Tablet Computer

A tablet computer, or a tablet or just a Tab, is a mobile computer, larger than a mobile phone or personal digital assistant, integrated into a flat touch screen and primarily operated by touching the screen rather than using a physical keyboard. It often uses an onscreen virtual keyboard, a passive stylus pen, or a digital pen.

The term may also apply to a variety of form factors that differ in position of the screen with respect to a keyboard. The standard form is called slate, which does not have an integrated keyboard but may be connected to one with a wirelesslink or a USB port. Convertible notebook computers have an integrated keyboard that can be hidden by a swivel joint orslide joint, exposing only the screen for touch operation. Hybrids have a detachable keyboard so that the touch screen can be used as a stand-alone tablet. Booklets include two touch screens, and can be used as a notebook by displaying a virtual keyboard in one of them.

During the 2000s Microsoft attempted a relatively unsuccessful product line with Microsoft Tablet PC. In 2010 Apple released the iPad based on the technology developed in parallel with their previous iPhone, and reached worldwide commercial success

Traditional tablet PCs

A tablet personal computer (tablet PC) is a portable personal computer equipped with a touchscreen as a primary input device, and running a modified desktop OS designed to be operated and owned by an individual. The term tablet PCs refer to any tablet-sized personal computer regardless of the (desktop) operating system.

Tablet personal computers are mainly based on the x86 IBM-PC architecture and are fully functional personal computers employing a slightly modified personal computer OS (such as Windows or Ubuntu Linux) supporting their touch-screen, instead of a traditional display, mouse and keyboard. A typical tablet personal computer needs to be stylus driven, because operating the typical desktop based OS requires a high precision to select GUI widgets, such as a the close window button.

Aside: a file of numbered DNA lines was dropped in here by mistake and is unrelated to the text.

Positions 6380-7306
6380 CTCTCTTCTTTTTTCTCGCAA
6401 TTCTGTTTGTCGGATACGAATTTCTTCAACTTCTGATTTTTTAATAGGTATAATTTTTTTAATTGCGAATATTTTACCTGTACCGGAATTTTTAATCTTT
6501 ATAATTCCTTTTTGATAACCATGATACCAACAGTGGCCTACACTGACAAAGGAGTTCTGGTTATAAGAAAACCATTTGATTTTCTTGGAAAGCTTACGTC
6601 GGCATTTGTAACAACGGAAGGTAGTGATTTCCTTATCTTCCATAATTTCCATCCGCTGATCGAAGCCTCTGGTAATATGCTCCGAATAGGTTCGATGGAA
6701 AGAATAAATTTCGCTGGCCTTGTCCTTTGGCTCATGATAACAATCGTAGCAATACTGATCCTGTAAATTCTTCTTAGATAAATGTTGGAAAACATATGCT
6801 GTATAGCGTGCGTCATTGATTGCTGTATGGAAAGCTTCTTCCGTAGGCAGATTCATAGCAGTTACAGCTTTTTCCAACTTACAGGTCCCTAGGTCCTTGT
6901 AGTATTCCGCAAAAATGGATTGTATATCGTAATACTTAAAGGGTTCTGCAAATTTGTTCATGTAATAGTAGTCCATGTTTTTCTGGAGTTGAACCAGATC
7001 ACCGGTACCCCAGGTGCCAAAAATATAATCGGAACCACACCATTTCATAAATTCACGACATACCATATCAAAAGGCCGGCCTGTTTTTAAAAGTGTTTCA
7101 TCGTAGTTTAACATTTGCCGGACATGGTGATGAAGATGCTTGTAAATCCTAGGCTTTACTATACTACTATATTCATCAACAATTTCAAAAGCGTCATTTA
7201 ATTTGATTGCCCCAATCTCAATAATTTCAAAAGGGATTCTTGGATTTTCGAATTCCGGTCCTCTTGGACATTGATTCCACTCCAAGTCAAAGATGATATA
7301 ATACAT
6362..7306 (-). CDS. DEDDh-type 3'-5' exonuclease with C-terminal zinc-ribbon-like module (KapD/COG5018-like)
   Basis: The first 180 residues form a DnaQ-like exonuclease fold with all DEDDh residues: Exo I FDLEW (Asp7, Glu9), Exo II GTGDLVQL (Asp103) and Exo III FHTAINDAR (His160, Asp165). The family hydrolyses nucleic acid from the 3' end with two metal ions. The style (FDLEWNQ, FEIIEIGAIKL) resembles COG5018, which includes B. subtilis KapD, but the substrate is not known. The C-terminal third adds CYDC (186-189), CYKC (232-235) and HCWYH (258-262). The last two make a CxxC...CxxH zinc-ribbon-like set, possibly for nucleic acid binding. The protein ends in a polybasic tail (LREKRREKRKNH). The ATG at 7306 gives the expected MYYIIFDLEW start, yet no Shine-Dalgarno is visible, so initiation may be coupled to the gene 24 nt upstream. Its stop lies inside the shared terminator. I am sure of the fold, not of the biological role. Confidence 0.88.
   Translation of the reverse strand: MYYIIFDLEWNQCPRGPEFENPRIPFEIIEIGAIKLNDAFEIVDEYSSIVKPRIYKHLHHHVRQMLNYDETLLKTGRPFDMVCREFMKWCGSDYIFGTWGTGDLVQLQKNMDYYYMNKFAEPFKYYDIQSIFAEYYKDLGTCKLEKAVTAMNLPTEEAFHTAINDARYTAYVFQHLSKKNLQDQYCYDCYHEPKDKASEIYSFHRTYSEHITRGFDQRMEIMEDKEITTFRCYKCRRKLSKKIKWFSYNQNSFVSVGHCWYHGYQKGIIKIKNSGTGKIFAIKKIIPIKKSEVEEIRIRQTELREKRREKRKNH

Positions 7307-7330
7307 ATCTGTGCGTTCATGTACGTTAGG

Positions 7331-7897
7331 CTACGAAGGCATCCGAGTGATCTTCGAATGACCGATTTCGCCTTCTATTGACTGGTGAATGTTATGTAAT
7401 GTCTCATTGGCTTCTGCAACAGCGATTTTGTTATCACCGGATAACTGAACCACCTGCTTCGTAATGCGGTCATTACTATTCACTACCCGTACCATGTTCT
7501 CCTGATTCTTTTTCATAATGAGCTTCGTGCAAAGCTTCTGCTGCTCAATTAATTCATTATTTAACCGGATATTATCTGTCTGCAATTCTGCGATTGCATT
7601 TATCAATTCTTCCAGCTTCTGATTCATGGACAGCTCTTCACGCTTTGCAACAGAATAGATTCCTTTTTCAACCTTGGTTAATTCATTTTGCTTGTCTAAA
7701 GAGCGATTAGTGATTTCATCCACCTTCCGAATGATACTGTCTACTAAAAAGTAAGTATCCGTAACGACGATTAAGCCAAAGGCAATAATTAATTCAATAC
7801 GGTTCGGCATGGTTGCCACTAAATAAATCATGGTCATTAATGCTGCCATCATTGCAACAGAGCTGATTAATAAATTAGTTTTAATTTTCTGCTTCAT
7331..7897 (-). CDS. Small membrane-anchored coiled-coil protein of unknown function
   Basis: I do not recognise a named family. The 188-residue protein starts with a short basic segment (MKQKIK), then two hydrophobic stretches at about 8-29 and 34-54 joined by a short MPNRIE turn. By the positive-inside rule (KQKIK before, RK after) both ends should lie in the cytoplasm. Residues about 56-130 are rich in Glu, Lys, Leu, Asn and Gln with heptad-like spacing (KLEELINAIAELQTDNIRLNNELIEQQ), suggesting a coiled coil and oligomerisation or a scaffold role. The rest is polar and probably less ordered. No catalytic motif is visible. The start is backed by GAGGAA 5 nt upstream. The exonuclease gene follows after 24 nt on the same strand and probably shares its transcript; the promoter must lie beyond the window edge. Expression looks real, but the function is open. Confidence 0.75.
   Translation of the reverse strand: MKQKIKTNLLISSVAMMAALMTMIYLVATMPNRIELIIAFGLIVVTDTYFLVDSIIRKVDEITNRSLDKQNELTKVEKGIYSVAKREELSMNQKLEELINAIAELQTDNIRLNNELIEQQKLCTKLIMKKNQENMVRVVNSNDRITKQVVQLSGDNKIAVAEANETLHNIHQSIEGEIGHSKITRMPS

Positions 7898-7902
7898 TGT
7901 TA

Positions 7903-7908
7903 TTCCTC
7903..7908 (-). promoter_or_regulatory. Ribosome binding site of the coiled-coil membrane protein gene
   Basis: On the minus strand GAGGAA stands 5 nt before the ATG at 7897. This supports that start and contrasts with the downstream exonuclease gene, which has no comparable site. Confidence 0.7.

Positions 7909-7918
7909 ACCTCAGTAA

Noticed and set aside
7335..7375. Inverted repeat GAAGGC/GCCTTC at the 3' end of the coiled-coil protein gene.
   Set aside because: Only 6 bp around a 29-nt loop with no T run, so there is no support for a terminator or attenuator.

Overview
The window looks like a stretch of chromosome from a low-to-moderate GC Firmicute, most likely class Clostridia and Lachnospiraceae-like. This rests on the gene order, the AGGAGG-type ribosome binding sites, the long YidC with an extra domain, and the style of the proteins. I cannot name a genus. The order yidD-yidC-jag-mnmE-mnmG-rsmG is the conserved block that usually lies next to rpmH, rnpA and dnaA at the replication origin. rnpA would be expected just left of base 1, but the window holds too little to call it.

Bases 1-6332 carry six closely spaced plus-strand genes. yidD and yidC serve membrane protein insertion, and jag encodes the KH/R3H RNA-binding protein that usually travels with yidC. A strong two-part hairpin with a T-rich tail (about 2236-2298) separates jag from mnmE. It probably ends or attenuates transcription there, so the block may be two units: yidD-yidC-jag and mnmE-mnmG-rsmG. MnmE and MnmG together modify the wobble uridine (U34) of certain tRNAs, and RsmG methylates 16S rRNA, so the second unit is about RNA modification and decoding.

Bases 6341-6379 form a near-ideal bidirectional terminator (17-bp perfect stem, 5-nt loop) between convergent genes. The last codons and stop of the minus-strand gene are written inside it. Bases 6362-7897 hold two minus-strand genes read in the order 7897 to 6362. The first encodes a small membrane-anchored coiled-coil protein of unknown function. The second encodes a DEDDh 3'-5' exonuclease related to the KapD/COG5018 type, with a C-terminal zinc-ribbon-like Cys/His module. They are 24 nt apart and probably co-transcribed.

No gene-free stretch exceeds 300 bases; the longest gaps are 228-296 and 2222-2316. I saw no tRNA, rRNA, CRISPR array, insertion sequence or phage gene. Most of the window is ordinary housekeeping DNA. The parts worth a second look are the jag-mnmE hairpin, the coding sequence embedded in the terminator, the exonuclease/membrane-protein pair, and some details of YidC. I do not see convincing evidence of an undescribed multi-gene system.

Latest tablets

The new tablet computers have been introduced with mobile operating systems that forgo the Wintel paradigm. They have a different interface instead of the traditional desktop OS, and represent a new type of computing device. These “post-PC” mobile OS tablet computer devices are normally finger driven and most frequently use capacitive touch screens with multi-touch capabilities instead of the simple resistive touchscreens of typical stylus driven systems.

The most successful of these was the Apple iPad using the iOS operating system. Samsung’s Galaxy Tab and others followed, continuing the now common trends towards multi-touch and other natural user interface features, as well as flash memory solid-state storage drives and “instant on” warm-boot times; in addition, standard external USB and Bluetooth keyboards can often be used. Most frequently the operating system running a tablet computer that’s not based on the traditional PC architecture is based on a Unix-like OS, such as Darwin, Linux or QNX. Some have 3G mobile telephony capabilities.

In forgoing the x86 precondition (a requisite of Windows compatibility), most tablet computers released since mid-2010 use a version of an ARM architecture-processor for longer battery life versus battery weight, heretofore used in portable equipment such as MP3 players and cell phones. Especially with the introduction of the ARM Cortex family, this architecture is now powerful enough for tasks such as internet browsing, light production work and gaming.

A significant trait of tablet computers not based on the traditional PC architecture is that the main source of 3rd party software for these devices tends to be through online distribution, rather than more traditional methods of boxed software or direct sales from software vendors.

These sources, known as “app stores,” provide centralized catalogues of software from both 1st and 3rd parties, and allow simple “one click” on-device software purchasing, installation, and updates.

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